Dr Scott Gottlieb says people with covid won’t be immune forever

Dr Scott Gottlieb says people with covid won't be immune forever

People who have been previously infected with COVID should eventually get vaccinated against the disease, as their immune defenses will weaken over time, Dr Scott Gottlieb told CNBC on Wednesday.

The former Food and Drug Administration commissioner on “Squawk Box” said, “The immunity conferred by natural infection appears strong and appears to be long-lasting. We know it lasts at least six months, maybe longer.

“I guess it won’t last forever. At some point, these people will need to be vaccinated, ”said Gottlieb, who now sits on the board of directors of vaccine maker Pfizer.

An important question about natural immunity is whether a case of COVID more severe than a person who has remained asymptomatic, for example, leads to better protection.

“With SARS and MERS, we saw that people who got sicker had longer lasting immunity. We don’t know if that’s the case with this SARS-CoV-2 virus, but it could happen, ”Gottlieb said. In reference to. Other types of coronavirus – severe acute respiratory syndrome and Middle East respiratory syndrome – have led to epidemics in many countries.

According to the World Health Organization, SARS was first detected in 2003, while MERS was first detected in 2012. The outbreaks of SARS and MERS were not as widespread as the SARS-CoV-2, the virus that causes Covid-19, with far fewer US cases. They only gave a fraction of the deaths like Covid-19. However, they were both much more deadly.

Gottlieb’s comments on Wednesday follow recent studies that looked at immunity to a previous COVID infection compared to those who received the COVID vaccine.

A study in Israel found that the natural infection offered “more lasting and stronger protection” against the delta variant of the highly permeable coronavirus than Pfizer’s two-dose COVID vaccine. It has not yet been peer reviewed.

In contrast, a study in the UK, which has yet to be peer reviewed, came to a different conclusion. The researchers wrote: “The effectiveness of both doses is at least as great as the protection against a previous natural infection. Unlike the Israeli newspaper, participants in this study included two-dose vaccine recipients of AstraZeneca and Moderna in addition to Pfizer. were involved.

“I think overall it’s not clear if the vaccine-induced immunity is better, a little better, a little worse,” said Gottlieb, Natural Immunity.

Pfizer’s vaccine was fully approved last month by the FDA, which is still reviewing Moderna’s application for emergency use authorization in the United States for full approval. AstraZeneca has not received a single injection EUA in the United States from Johnson & Johnson, the only other vaccine administered in the United States approved for emergency use. J&J has yet to make the apple for full FDA approval.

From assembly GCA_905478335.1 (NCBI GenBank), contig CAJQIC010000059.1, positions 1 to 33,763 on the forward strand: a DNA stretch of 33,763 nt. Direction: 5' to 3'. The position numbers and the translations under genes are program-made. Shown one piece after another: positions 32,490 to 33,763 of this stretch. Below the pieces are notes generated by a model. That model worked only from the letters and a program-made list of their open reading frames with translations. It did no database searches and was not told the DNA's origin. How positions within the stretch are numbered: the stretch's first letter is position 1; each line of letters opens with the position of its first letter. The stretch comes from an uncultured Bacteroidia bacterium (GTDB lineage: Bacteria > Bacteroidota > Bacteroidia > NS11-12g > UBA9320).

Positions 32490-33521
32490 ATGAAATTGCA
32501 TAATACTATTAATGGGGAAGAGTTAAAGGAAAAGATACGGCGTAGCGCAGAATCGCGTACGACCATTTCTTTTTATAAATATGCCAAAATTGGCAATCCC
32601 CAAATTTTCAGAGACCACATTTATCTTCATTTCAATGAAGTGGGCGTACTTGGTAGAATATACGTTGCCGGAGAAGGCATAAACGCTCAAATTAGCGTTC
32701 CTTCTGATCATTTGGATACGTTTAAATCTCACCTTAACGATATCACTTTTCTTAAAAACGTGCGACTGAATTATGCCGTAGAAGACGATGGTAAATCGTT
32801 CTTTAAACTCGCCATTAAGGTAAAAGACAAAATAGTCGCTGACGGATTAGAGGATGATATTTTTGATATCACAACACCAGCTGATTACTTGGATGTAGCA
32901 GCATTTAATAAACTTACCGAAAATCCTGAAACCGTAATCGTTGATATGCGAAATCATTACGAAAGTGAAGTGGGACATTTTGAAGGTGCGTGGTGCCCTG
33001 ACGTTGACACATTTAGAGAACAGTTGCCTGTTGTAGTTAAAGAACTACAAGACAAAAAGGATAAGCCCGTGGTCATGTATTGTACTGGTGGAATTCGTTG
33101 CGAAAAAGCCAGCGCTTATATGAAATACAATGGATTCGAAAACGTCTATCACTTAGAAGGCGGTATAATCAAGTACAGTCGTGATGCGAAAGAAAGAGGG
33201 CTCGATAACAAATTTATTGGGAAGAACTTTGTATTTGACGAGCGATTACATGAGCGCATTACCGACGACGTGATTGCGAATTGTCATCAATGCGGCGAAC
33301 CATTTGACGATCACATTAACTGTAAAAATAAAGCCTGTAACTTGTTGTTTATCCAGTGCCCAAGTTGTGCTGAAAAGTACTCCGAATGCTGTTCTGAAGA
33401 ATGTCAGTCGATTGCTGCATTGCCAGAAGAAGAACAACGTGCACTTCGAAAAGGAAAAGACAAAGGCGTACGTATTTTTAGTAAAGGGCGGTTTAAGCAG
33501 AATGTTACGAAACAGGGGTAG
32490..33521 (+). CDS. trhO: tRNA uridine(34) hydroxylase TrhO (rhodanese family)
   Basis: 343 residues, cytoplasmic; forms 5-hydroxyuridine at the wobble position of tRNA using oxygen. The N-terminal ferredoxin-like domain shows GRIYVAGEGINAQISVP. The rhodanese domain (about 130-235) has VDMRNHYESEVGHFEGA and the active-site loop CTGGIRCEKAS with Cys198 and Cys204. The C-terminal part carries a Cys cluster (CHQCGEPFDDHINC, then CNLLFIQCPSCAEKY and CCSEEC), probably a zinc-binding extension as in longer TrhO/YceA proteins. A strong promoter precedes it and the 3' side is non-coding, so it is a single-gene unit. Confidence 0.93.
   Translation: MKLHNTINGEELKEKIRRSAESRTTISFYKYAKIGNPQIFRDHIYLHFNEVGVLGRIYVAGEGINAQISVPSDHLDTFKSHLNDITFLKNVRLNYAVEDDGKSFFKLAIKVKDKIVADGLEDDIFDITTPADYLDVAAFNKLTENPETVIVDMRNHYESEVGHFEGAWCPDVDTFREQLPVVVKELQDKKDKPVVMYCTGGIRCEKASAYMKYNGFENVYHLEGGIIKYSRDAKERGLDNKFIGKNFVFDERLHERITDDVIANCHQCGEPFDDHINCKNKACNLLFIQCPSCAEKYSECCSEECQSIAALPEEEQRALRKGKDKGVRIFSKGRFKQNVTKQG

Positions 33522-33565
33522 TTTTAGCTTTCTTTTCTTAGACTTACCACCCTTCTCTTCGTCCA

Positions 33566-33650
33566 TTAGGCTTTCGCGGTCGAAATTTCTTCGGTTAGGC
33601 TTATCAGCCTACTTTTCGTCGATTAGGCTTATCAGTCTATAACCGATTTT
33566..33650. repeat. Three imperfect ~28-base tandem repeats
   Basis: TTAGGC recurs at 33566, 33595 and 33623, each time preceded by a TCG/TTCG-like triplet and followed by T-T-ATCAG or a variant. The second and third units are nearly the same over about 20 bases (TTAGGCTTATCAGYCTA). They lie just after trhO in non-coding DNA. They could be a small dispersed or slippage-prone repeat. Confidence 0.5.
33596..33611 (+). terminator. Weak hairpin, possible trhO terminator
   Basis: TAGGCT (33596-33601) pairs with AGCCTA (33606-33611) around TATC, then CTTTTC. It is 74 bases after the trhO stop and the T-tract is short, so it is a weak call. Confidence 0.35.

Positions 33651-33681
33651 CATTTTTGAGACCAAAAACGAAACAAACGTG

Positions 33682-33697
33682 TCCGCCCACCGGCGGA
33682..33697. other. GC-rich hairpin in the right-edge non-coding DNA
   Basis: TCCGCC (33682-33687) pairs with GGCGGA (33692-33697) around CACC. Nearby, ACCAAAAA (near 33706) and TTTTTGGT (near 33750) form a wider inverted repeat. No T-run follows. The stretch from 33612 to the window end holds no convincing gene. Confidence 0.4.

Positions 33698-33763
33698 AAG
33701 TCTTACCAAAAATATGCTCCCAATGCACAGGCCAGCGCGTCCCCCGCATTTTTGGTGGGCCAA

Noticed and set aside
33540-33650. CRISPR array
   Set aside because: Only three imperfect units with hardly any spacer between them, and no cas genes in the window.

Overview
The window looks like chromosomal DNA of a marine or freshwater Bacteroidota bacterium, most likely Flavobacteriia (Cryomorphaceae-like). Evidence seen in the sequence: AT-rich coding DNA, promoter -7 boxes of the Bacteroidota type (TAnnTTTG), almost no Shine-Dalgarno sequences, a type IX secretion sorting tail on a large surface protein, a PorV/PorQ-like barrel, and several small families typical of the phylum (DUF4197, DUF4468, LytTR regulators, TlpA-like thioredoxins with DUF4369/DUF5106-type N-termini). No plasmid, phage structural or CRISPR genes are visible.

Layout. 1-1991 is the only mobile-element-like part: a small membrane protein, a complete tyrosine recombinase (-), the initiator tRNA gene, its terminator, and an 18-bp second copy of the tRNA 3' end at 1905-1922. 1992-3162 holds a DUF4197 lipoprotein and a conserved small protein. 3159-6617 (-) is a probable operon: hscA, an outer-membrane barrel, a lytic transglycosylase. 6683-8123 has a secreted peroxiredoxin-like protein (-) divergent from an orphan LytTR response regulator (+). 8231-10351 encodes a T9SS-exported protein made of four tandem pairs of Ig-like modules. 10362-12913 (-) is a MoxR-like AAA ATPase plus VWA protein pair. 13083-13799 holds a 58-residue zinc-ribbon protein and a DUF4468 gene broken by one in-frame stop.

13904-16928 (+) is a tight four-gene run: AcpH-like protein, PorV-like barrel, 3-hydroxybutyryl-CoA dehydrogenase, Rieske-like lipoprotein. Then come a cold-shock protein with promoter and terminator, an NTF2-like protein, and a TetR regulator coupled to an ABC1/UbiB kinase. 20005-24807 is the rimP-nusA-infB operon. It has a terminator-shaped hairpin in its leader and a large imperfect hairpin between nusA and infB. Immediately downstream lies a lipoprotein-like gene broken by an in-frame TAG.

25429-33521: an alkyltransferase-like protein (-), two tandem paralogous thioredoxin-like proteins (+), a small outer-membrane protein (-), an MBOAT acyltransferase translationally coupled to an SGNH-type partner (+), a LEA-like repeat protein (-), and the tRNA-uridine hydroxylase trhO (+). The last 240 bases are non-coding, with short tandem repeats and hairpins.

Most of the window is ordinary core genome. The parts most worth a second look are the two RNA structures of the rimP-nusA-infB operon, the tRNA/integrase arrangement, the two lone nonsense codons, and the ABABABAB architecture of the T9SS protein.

Gottlieb acknowledged that the data shows a decline in vaccine safety over time. The United States is currently giving booster shots to people with weakened immune systems to counter it – and later this month, a larger portion of the population will be eligible for an additional dose of the vaccine.

“You can reintroduce a vaccine. You don’t want to reintroduce an infection, ”said Gottlieb, who led the FDA from 2017 to 2019 in the Trump administration. “To have infection-induced immunity you have to really get the infection, which we are actively trying to avoid, so there is a lot of merit in getting a vaccine in that regard.”

According to data compiled by the Centers for Disease Control and Prevention, about 62% of the U.S. population has received at least one dose of the COVID vaccine, while 52.4% have been fully immunized.

Health officials, politicians and business leaders are urging more Americans to get vaccinated against COVID. Many companies and other institutions such as universities are adopting strict policies on vaccine requirements, hoping to persuade those who are reluctant to get vaccinated.

Some illiterate Americans believe their previous coronavirus infections provide adequate protection against the disease, so they don’t feel the rush to get the vaccine. However, Gottlieb’s remarks on Wednesday add to his previously stated view that people already infected who are subsequently vaccinated have “the best of both worlds.”

“With at least one dose, you build broad, very deep, and very long-lasting immunity based on the data you’ve seen so far,” Gottlieb said July 6 on CNBC. “So there are still a lot of compelling reasons why you might want to get the vaccine, even if you’ve been infected before.”

Disclosure: Scott Gottlieb is a CNBC contributor and board member of Pfizer, genetic testing startup Tempus, health tech company Etion Inc., and biotech company. Illumina. He is also co-chair of Norwegian Cruise Line Holdings‘ And Royal Caribbeanof “Healthy Cells Panel”.



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